May 2023

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CASC helps people turn around lives

The Clermont County Community Alternative Sentencing Center (CASC) continues to help people with substance use disorders begin a new start.

More than nine of 10 clients who completed the CASC program in 2022 were not incarcerated again, the Board of County Commissioners learned on April 19.

Heather Cokl, associate vice president of addiction services, Greater Cincinnati Behavioral Health Services (GCB), (right, in photo) and Sarah Baldridge, CASC program manager, (left) told Commissioners that CASC admitted 164 clients in 2022. Nine of 10 males and 87 percent of females completed the program.

CASC serves community members who are struggling with substance use disorders and are connected to the Clermont County Municipal Court system. The program is located on the same campus as the Clermont County Jail facility. It collaborates with Clermont Municipal Probation.

Read more here

Outdoor activity boosts mental health

The benefits of time outside to our mental well-being are profound – but not well known. Spending time in nature results in greater creativity, lower stress, increased self-esteem, and reduced anxiety. The Clermont County Mental Health and Recovery Board encourages our community members to make use of our natural resources here in Clermont County to promote mental health.

Spending time in nature can act as a calming agent for our busy brains. Research has shown that interacting with nature has cognitive benefits:

*Green spaces near schools promote cognitive development in children and green views near children’s homes promote self-control behaviors. 

*Adults in public housing neighborhoods with more green space showed better attentional functioning than those assigned to units with less access to natural environments. 

*Experiments have found that being exposed to natural environments improves working memory, cognitive flexibility, and attentional control.

-Current Directions in Psychological Science, Vol. 28, No. 5, 2019

Luckily, here in Clermont County, we have amazing park districts, two state parks, and other natural resources such as Valley View in Milford, Little Miami Scenic Trail, and Rowe Woods Nature Center.  

Take some time in May to slow down and be present, take a walk in some of our amazing green spaces, find a sunny spot to journal or read, or create your own calming green space by planting your favorite flowers or foods. Mental health is a critical part of overall wellness.

Read more here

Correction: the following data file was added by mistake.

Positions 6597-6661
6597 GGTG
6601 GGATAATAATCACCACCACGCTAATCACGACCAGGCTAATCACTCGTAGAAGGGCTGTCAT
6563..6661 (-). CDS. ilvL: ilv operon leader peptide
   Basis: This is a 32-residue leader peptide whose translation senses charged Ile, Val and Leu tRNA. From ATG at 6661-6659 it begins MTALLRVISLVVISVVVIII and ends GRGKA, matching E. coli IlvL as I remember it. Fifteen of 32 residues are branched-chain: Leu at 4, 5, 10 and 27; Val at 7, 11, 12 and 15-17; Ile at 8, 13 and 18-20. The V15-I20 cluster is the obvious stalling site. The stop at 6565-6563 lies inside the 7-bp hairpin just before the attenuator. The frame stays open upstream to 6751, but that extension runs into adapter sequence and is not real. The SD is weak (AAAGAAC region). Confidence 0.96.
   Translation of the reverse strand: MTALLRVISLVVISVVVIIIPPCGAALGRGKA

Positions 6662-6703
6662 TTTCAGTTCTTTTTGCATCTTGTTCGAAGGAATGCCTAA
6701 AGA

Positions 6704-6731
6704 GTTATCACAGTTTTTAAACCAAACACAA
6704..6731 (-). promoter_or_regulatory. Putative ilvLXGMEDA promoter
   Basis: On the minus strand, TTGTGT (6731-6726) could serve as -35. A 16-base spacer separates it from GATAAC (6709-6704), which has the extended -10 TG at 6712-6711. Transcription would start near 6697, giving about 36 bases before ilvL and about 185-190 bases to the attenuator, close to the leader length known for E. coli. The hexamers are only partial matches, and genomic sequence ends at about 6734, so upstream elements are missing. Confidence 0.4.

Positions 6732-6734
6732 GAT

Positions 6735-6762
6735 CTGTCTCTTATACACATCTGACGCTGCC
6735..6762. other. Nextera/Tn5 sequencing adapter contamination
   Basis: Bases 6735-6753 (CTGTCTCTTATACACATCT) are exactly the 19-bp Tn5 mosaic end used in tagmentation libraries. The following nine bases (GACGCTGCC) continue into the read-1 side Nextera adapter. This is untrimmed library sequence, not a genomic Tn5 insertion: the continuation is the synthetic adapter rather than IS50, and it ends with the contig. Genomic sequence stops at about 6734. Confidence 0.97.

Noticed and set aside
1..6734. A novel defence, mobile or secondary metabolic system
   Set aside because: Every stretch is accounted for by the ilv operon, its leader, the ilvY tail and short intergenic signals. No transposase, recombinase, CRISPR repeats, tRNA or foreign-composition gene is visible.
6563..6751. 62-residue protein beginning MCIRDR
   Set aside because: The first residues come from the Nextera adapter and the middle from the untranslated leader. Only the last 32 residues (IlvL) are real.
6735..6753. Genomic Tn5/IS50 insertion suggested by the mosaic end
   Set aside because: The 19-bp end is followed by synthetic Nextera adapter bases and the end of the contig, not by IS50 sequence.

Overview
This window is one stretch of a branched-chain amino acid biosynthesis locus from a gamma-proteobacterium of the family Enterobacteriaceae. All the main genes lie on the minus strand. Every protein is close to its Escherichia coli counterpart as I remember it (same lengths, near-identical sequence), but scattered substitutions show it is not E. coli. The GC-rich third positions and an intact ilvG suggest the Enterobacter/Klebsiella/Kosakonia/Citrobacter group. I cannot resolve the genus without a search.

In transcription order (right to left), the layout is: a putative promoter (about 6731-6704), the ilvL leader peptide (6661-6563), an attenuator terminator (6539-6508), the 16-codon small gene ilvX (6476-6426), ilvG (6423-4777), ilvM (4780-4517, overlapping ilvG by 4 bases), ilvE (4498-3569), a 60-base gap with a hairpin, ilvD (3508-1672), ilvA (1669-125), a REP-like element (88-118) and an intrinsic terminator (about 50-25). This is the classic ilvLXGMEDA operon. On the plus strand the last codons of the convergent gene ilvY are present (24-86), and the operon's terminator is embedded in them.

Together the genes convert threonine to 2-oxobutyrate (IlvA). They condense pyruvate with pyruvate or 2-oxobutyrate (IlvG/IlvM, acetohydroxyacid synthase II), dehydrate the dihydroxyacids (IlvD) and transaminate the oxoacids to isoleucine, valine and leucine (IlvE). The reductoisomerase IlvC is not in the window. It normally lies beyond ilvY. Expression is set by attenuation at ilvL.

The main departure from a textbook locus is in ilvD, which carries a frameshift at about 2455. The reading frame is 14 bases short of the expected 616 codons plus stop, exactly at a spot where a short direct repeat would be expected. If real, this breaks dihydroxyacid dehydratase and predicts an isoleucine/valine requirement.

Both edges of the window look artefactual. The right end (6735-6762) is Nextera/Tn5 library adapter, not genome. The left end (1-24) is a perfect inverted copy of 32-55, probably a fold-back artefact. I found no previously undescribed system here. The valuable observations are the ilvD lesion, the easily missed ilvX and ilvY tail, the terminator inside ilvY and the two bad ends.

Dispatchers provide valuable service to many

The Board of County Commissioners designated April 9-15 as National Public Safety Telecommunicators Week.

Clermont County Public Safety Services’ 911 Communication Center answers about 140,000 phone calls per year. Out of that, about 54,000 are 911 calls and 86,000 are non-emergency calls. The center enters about 88,000 police details a year and around 22,000 Fire/EMS details per year. The calls can be anything from a house on fire, a robbery, animal complaint or noise complaint. Each call is different. The busiest day of the week is usually Friday.

The center has three to four dispatchers on per shift, including at least one supervisor. The dispatchers work 12-hour shifts.

“We have almost 170 years of experience between all of our dispatchers,” said Jessica Wiederhold, Director, Clermont County Department of Public Safety. “A lot of our dispatchers are also putting in a lot of overtime due to the low staffing level, but they still come to work and put forth all the effort they can give. 

Read more here

Legislators hear about childhood challenges

State legislators from our area learned about the unique challenges Clermont County faces regarding early childhood mental health needs, childcare access and capacity and the increasing shortage of qualified professionals to care for our most precious national resource.

The Clermont County Early Childhood Coordinating Committee (EC3) in partnership with Groundwork Ohio and the SWO Association for the Education of Young Children hosted the legislators on March 27 at CNE Preschool in Owensville. The Legislative Early Child Open House was held as lawmakers turned their attention to the state budget.

$6.4 million in road resurfacing projects planned

The Board of County Commissioners on March 29 awarded the bid for the 2023 Road Resurfacing Program in various townships and municipalities to Barrett Paving Materials of Middletown.

Barrett submitted the lowest and best bid of $6.4 million. For a full list of roads in the program, click here

Work begins on Bethel-Batavia pipeline

Duke Energy will begin construction on the new Bethel-Batavia natural gas pipeline in Clermont County in May. The pipeline will continue to serve Ohio customers as demand continues to grow. The eastern portion of Duke's Ohio service area continues to see job and population growth, as businesses want to locate here, and people want to live here. Infrastructure is needed to support this growth, from highways and roadways to public utilities like natural gas and electricity. 

Duke Energy anticipates construction to be completed by the end of 2023, with restoration work continuing into spring 2024. Additional information about the Bethel-Batavia Natural Gas Pipeline Project can be found on the project website, along with contact details for the project team should customers have questions or require assistance.

"We look forward to enhancing our natural gas system to meet the growing needs in the eastern area and to prime the region for continued growth," according to the Duke Energy newsletter.

Grants available for home repairs for low income


The Board of County Commissioners executed a contract on April 19 to award $200,000 in Community Development Block Grant (CDBG) funds for critical home repairs in Clermont County.